Bryce Harper, right, high-vies U.S. Futures teammate Nolan Arenado of the Colorado Rockies during the game in Phoenix. (Christian Petersen/GETTY IMAGES)

This was the biggest stage Bryce Harper had ever played on, so the 18-year-old dialed up his style and his swagger. He arrived early from the East Coast, obliging the autograph seekers at Sky Harbor Airport. He rented a silver Aston Martin for the week, turning the keys over to his brother when he had to report to the ballpark. At batting practice Sunday, he eschewed his typical, restrained, build-up-to-it routine and swung for the fences from the get-go.

But when he stepped into the batter’s box in the Futures Game, Harper encountered a new and perhaps disconcerting reality: There are a lot of ridiculously talented pitchers among the top prospects in baseball, and for once, simply being Bryce Harper didn’t automatically equate with winning.

Facing what was undoubtedly the best collection of arms he has encountered in his baseball-playing life, Harper, the Washington Nationals’ power-hitting uber-prospect, went down meekly in four at-bats, striking out twice and failing to hit a ball out of the infield in baseball’s premier showcase of minor league talent.

“You're facing all-stars, and that's what's going to happen,” Harper said. “I . . . got blown away a little bit. I've got to hang with it and keep my chin up.”

At least Harper could console himself with a few facts. First, his U.S. team rallied with three runs in the eighth — sandwiched around his second strikeout — to pull out a 6-4 victory over the World team. Second, he was the youngest player on the U.S. team, just as he was once the youngest player in the Class A South Atlantic League and is now the youngest player in the Class AA Eastern League.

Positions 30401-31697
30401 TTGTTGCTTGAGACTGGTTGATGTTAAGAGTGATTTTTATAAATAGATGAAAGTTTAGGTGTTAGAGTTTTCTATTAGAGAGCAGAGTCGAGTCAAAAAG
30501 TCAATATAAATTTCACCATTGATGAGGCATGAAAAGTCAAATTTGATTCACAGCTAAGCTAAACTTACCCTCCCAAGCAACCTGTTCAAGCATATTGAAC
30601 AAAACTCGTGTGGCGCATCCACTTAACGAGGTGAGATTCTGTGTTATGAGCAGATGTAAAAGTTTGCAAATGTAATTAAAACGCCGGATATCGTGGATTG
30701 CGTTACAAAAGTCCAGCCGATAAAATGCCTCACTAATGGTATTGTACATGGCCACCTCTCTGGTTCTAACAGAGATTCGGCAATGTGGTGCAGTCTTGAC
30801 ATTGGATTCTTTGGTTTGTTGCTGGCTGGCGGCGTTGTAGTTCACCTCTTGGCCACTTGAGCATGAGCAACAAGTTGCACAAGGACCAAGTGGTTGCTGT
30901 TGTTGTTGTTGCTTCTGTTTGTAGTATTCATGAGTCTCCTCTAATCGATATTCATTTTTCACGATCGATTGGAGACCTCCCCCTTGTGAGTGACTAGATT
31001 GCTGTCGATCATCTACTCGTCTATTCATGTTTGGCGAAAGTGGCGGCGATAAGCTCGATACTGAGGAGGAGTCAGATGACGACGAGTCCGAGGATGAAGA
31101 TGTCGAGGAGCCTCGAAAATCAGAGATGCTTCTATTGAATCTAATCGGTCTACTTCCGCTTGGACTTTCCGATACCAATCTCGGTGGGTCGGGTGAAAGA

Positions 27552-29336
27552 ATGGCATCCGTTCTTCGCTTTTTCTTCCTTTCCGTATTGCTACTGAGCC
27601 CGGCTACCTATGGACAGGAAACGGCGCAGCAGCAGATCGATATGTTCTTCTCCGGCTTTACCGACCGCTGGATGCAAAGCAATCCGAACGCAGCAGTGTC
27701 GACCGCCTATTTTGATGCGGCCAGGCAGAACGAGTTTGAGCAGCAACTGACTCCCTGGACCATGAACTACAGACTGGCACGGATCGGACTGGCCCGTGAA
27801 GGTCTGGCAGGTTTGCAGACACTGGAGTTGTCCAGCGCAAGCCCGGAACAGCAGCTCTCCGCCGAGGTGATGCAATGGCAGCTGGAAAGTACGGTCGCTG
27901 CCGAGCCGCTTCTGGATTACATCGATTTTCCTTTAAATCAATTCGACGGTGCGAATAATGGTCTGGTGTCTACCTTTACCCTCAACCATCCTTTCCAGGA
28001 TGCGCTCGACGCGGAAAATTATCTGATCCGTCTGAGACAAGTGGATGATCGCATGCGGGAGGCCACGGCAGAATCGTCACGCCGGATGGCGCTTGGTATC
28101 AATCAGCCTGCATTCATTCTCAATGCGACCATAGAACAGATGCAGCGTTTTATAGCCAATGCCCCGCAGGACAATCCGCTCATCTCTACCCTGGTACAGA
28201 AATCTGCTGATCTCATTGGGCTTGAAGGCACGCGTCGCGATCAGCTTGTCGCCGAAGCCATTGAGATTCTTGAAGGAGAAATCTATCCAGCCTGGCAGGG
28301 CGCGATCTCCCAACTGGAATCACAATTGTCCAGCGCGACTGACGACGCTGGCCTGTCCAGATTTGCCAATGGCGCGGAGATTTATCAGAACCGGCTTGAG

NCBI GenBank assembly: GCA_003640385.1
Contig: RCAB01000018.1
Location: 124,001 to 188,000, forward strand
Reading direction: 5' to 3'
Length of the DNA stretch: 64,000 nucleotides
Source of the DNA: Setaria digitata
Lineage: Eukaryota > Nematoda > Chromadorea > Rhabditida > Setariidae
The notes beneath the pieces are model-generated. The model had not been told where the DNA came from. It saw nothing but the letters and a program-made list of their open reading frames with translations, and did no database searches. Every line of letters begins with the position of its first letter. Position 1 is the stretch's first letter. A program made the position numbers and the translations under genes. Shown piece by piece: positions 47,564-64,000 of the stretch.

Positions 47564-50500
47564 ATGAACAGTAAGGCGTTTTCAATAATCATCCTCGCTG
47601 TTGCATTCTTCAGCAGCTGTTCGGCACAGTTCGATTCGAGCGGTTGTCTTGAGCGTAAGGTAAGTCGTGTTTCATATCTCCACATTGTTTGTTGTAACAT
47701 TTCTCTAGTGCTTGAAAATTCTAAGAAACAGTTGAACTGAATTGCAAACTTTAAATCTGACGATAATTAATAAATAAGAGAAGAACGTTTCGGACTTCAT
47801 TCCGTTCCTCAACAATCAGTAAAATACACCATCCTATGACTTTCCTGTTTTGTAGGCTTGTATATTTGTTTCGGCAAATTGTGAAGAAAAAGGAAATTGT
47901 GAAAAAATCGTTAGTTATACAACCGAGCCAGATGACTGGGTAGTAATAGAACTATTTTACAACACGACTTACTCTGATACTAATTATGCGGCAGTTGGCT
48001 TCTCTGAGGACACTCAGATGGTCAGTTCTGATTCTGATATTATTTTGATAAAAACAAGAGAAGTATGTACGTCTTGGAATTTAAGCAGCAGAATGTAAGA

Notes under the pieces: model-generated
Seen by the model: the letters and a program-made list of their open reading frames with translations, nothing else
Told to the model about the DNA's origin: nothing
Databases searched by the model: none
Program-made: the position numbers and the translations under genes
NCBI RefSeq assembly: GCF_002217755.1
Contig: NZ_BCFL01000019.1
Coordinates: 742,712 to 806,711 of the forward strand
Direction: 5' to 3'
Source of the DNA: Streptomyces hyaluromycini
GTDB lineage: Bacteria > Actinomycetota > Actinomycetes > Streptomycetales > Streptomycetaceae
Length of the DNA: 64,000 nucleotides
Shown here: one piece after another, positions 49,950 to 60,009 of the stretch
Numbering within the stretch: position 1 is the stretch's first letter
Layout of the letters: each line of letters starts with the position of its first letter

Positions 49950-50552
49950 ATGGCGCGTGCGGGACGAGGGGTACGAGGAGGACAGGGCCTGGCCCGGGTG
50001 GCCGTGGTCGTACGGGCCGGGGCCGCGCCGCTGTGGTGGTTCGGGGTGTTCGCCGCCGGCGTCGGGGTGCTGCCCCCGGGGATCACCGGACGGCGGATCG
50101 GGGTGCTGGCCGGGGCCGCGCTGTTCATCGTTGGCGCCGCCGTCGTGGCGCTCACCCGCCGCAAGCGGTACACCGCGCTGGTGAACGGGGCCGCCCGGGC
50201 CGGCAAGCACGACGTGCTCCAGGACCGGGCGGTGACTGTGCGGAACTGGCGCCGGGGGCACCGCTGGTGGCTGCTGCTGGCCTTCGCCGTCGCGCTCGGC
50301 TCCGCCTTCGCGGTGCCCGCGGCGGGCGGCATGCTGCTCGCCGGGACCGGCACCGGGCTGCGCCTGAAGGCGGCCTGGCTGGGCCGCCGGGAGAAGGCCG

And third, of all the dominant pitching performances Sunday, none was more impressive than that of right-hander Brad Peacock, Harper’s Harrisburg Senators teammate and the Nationals’ top pitching prospect, who needed just nine pitches to retire the side in order in the second inning.

Nothing in Harper’s legendary past — not even big league spring training back in March — had fully prepared him for the challenge of facing the parade of hard-throwing future aces he encountered Sunday. In his four at-bats, against four different pitchers — none of which he had ever faced before — he never saw a fastball slower than 93 mph, and the majority were 95 to 97 mph.

“I was just trying to hit a fastball,” he said, “and if I swung through a change-up or a curveball and looked stupid, that's what happens.”

In Harper’s final at-bat, Kansas City Royals prospect Kelvin Herrera blew him away with a 97-mph heater, three pitches after getting him to chase a slider in the dirt. Harper walked back to his dugout to a chorus of boos, shooting a glance at Herrera as he went.

“I don’t care what I did today, actually. I really don’t,” he said. “I could’ve went 4 for 4, and hallelujah. [Going] 0 for 4, hallelujah, too.”

Harper’s highlight, such as it was, was an epic throw from the left field corner to the plate on the fly — a heave of some 320 feet — that nonetheless was slightly off-line, too late to get the runner and over the head of the cut-off man, which allowed the batter to take third. Afterwards, Harper admitted he was merely trying to get on Top Plays on ESPN’s “SportsCenter.”

“Just trying to show off my arm,” he said. “That’s pretty much it.”

Say this for the kid: Even when he goes 0 for 4, he knows how to put on a show. He was in high spirits after the game, though that may have been because the Aston Martin was waiting outside, and he was going home to Las Vegas for a couple of days — “Get some home cooking,” he said — before heading back East.

Hallelujah, indeed.